Social factors can either prevent or encourage alcohol use. Society, community and social networks all play a part. Laws prohibit use below a certain age, which helps prevent young people from drinking. However, friends and peers who drink can provide both the opportunity and pressure to use alcohol. Social and cultural norms regarding drinking and alcohol availability can also play a part. A family’s stance on alcohol use can influence a person’s use as well.

Environmental factors are also important to consider. Poverty, childhood abuse, lack of family stability and high levels of socioeconomic disadvantage — especially when experienced from childhood into adulthood — are associated with higher levels of alcohol use.  Factors that reduce risks include increased opportunities, access to education, stable work and healthy family environments.

Tips for Reducing Alcoholism Risks

Alcohol is highly addictive and often used to self-medicate in the face of environmental and social triggers, mental health concerns and other stressors. It can create feelings of happiness and freedom, also referred to as a buzz, which allows people to temporarily escape from financial woes, stress, family issues and other struggles. For many people, drinking alcohol is also a social activity and is perceived as a way to fit in, especially while underage.

To prevent the chance of becoming addicted to alcohol, consider the following tips:

  • Know your family history: If your family is more susceptible to alcoholism, it’s important to understand your risks and triggers. Drink in moderation and know your limits.
  • Avoid underage drinking: Underage drinking is illegal, and it also increases the likelihood of irresponsible drinking and alcohol dependency in adulthood.
  • Seek counseling: People who struggle with drinking are recommended to seek outside help. Licensed counselors can teach strategies that help people avoid the temptation of alcohol use.
  • Monitor social circles: Surround yourself with like-minded people. If you are not fond of drinking, hang out with people who feel the same as you do.
  • Know the symptoms of addiction: Be mindful of your behaviors if you do choose to drink. Take everything in moderation and understand the potential consequences.

Getting Help for Alcoholism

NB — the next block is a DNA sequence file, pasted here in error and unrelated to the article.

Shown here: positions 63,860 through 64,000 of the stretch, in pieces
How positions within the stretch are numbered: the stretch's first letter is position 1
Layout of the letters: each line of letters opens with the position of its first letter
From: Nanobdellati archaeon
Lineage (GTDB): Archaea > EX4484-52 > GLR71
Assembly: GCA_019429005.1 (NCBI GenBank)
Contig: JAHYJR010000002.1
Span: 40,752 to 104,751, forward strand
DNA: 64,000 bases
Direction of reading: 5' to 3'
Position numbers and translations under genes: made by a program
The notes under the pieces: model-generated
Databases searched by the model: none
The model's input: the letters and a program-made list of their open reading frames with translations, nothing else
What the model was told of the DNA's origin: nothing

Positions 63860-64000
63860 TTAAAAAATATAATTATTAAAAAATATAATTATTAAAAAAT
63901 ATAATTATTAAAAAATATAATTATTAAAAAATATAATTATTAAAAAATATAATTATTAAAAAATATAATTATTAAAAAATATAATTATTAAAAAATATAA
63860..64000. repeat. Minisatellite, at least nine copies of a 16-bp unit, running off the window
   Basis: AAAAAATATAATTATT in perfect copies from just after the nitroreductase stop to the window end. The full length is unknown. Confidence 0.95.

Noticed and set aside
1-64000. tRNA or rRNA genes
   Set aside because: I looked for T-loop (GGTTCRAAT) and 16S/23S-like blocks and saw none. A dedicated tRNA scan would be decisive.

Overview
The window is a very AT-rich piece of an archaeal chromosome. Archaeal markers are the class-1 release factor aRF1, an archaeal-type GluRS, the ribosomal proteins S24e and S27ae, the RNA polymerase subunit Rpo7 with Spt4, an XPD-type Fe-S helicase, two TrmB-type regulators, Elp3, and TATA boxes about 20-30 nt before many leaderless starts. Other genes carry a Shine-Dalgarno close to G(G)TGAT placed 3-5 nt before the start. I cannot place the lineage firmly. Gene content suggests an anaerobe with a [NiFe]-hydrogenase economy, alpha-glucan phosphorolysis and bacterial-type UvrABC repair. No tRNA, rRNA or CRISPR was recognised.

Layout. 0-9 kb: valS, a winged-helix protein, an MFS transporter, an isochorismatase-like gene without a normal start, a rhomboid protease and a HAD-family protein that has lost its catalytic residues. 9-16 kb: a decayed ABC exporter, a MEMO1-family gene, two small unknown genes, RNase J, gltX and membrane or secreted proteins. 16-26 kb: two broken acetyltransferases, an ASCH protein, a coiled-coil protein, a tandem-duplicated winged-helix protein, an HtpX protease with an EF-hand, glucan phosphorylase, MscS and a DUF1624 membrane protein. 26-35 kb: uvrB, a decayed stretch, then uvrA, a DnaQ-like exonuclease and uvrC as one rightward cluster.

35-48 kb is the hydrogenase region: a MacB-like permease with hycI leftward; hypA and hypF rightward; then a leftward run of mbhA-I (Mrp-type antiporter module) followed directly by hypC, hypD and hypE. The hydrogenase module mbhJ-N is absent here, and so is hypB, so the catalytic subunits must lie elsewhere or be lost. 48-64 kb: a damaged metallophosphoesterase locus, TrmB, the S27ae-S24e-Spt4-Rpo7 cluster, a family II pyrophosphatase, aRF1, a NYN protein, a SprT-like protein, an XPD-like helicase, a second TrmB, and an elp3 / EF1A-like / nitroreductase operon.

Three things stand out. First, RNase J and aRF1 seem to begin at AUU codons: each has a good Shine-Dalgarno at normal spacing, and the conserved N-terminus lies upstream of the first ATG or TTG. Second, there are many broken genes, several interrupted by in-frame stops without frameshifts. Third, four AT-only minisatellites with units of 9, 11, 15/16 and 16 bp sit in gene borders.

The recovery journey does not have to be taken alone. If you or someone you know is struggling with alcohol abuse, The Recovery Village is here to help. Our individualized treatment programs help people recover from alcohol addiction and begin the path toward a happier, healthier life. Contact us today to learn more about addiction recovery programs that can work well for your needs.

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Editor – Jonathan Strum
Jonathan Strum graduated from the University of Nebraska Omaha with a Bachelor's in Communication in 2017 and has been writing professionally ever since. Read more
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Medically Reviewed By – Audrey Howitt, JD, LMFT
Audrey Howitt is a Marriage and Family Therapist licensed through the California Board of Behavioral Sciences. Read more

Edenberg, H.J., Foroud, T. ” Genetics and alcoholism.” Nature Reviews Gastroenterology & Hepatology, 2013. Accessed September 11, 2021.

Levey, D., Le-Niculescu, H., Frank, J., et al. “Genetic risk prediction and neurobiologi[…]anding of alcoholism.” Translational Psychiatry, 2014. Accessed September 12, 2021.

Physiopedia. “Genetic Conditions and Inheritance.” Accessed September 12, 2021.

Chartier, K.G., Karriker-Jaffe, K.J., Cummings, C.R., Kendler, K.S. ” Review: Environmental influences on alco[…]rse U.S. populations.” The American Journal on Addictions, August 2017. Accessed September 12, 2021.

Medical Disclaimer

The Recovery Village aims to improve the quality of life for people struggling with substance use or mental health disorder with fact-based content about the nature of behavioral health conditions, treatment options and their related outcomes. We publish material that is researched, cited, edited and reviewed by licensed medical professionals. The information we provide is not intended to be a substitute for professional medical advice, diagnosis or treatment. It should not be used in place of the advice of your physician or other qualified healthcare providers.